News From Terre Haute, Indiana


May 19, 2011

FLASHPOINT: Embrace compromise, don’t insult it

Last month, a TIME magazine article about two freshman House members on Capitol Hill featured this pronouncement from one of them: “The people did not send me here to compromise.” His colleague noted that compromise is “a word that people have kind of demonized.”

For a politician, “I will not compromise!” seems like a sure-fire applause-getter — at least, when preaching to the choir. It’s not so good for the nation as a whole, however.

There is room in politics for elected leaders who won’t back down on their principles. But if they dominate the political sphere, representative government becomes impossible, as making progress on the many ills that beset us takes a back seat to declarations of principles.

This does not mean that political leaders need to abandon their principles. One secret to Ronald Reagan’s success as president was his ability to communicate his firmly held beliefs and his vision for where he wanted to take this country — and at the same time to recognize that in a country as large and diverse as ours is, he needed to be able to listen to the other side, determine where he could show flexibility, and find common ground.

Pretty much every clause of our Constitution was the result of talented and committed politicians going at it hammer and tongs, and then seeking the best compromise they could find in order to move forward. I simply do not see how this nation could have been formed or could have survived without the skillful use of compromise. What is representative democracy about if it does not entail the accommodation of different points of view?

Indeed, we have always depended on the ability of our leaders to find common ground. Our one great failure — the Civil War — remains as powerful a reminder of this as our successes, from the GI Bill to the Civil Rights Act to welfare reform.

Compromise is not easy, especially in today’s contentious atmosphere. Certainly it’s not as easy as telling true believers what they want to hear, and it requires special courage in a charged political environment in which prominent media figures attack anyone who deviates from their view of what is right, in which every issue is seen as a tactical battlefield for the next campaign, and in which the political parties each depend on voters who scorn the very notion of compromise.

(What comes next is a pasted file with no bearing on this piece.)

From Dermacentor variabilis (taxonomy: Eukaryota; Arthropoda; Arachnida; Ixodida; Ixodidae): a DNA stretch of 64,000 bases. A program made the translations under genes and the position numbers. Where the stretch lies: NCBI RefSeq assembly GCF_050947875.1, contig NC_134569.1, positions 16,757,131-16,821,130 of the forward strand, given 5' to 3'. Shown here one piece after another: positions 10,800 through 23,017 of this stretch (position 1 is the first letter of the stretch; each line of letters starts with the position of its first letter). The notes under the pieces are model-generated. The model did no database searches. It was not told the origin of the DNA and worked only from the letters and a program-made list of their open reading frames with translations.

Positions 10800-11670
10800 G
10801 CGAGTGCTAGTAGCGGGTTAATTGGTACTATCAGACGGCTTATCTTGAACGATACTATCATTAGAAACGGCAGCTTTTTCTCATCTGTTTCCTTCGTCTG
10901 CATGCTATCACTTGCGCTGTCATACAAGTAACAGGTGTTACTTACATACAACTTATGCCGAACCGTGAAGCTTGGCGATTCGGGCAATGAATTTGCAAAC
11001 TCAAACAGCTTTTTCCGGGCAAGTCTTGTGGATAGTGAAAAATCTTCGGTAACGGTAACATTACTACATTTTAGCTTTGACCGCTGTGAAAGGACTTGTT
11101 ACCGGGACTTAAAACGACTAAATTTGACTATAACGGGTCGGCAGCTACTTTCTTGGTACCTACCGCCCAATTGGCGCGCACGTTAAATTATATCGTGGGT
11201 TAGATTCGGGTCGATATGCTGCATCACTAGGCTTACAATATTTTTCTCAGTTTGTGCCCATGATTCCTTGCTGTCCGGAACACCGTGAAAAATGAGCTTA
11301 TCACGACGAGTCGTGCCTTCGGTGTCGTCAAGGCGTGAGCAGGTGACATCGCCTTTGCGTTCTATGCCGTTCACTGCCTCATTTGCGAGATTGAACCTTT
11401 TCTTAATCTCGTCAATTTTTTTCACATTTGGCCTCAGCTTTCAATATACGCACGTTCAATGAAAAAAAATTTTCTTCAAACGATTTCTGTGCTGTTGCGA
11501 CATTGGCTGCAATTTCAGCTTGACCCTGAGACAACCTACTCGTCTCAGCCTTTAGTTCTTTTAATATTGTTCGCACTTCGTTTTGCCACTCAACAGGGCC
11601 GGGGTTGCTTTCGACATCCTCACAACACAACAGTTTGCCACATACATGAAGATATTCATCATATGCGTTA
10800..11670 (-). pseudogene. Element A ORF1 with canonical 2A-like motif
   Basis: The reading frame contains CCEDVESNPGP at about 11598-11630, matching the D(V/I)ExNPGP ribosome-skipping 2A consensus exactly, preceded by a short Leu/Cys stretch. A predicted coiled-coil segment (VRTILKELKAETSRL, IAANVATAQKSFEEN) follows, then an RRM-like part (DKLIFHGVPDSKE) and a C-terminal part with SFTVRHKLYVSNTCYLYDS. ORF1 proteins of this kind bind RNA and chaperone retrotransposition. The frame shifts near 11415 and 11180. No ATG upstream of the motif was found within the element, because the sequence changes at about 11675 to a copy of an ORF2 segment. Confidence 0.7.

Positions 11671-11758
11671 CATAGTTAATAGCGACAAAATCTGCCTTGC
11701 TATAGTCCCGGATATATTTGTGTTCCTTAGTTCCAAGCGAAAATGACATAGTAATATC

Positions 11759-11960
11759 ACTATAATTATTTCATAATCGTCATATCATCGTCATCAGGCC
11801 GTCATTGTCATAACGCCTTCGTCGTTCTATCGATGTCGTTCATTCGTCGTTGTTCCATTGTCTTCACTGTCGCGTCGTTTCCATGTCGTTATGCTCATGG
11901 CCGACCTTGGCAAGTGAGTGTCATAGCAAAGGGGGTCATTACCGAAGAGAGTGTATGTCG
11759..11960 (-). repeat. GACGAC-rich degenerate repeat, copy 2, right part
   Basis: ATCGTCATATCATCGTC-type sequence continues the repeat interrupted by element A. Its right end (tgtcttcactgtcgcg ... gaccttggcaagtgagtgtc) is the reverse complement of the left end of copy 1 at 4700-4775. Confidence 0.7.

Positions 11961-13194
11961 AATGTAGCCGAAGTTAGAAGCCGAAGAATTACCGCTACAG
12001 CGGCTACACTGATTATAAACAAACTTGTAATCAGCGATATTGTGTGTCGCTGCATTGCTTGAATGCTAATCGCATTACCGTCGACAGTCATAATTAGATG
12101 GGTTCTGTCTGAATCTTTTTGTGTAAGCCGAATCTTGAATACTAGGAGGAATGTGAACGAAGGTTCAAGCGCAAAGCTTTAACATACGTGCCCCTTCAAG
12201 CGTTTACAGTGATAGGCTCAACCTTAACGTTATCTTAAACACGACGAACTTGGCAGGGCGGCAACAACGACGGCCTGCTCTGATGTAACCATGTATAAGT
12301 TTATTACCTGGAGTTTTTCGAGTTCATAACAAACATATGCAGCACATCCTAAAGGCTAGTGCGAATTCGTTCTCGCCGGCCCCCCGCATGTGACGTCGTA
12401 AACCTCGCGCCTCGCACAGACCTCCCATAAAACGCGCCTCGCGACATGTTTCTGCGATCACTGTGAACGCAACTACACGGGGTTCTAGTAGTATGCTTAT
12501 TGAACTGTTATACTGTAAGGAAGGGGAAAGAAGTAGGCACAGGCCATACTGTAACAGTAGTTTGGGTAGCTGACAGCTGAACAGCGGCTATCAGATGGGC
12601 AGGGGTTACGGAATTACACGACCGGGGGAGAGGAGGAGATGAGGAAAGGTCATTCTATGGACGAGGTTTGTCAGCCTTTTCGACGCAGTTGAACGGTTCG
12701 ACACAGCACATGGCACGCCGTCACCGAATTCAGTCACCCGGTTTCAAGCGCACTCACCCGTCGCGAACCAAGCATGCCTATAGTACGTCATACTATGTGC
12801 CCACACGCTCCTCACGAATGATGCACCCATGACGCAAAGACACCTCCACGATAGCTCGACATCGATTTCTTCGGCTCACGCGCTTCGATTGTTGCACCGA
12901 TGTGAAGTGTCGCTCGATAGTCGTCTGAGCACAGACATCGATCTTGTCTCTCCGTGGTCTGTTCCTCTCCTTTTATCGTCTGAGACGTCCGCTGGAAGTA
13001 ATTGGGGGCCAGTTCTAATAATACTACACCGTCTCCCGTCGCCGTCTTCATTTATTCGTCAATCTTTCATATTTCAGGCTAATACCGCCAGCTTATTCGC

Compromise also requires values that are hard to find these days: respect for one’s ideological opponents, a willingness to listen hard and to understand what they have to say, and a recognition that no one has a monopoly on what is right. As the great federal judge Learned Hand declared at a huge Central Park rally in the midst of World War II, “The spirit of liberty is the spirit which is not too sure that it is right; the spirit of liberty is the spirit which seeks to understand the minds of other men and women.”

This spirit is not dead. You can see it in the work of the bipartisan group of senators who recently came together to make the confirmation process for executive-branch nominees more efficient and rational. And you could see it last winter when President Obama and congressional leaders agreed to allow tax breaks for the well-to-do to continue in exchange for securing an extension of unemployment benefits for the jobless.

These deals leave everyone unhappy to a degree, but also with something they wanted. They allow the nation to square its shoulders to confront the next challenge. Without them, we’d be stuck arguing endlessly over irreconcilable positions; government would become dysfunctional. And whatever a politician who rejects compromise might think, his constituents definitely did not send him to Capitol Hill to allow that.


Lee Hamilton is Director of the Center on Congress at Indiana University. He was a member of the U.S. House of Representatives for 34 years.

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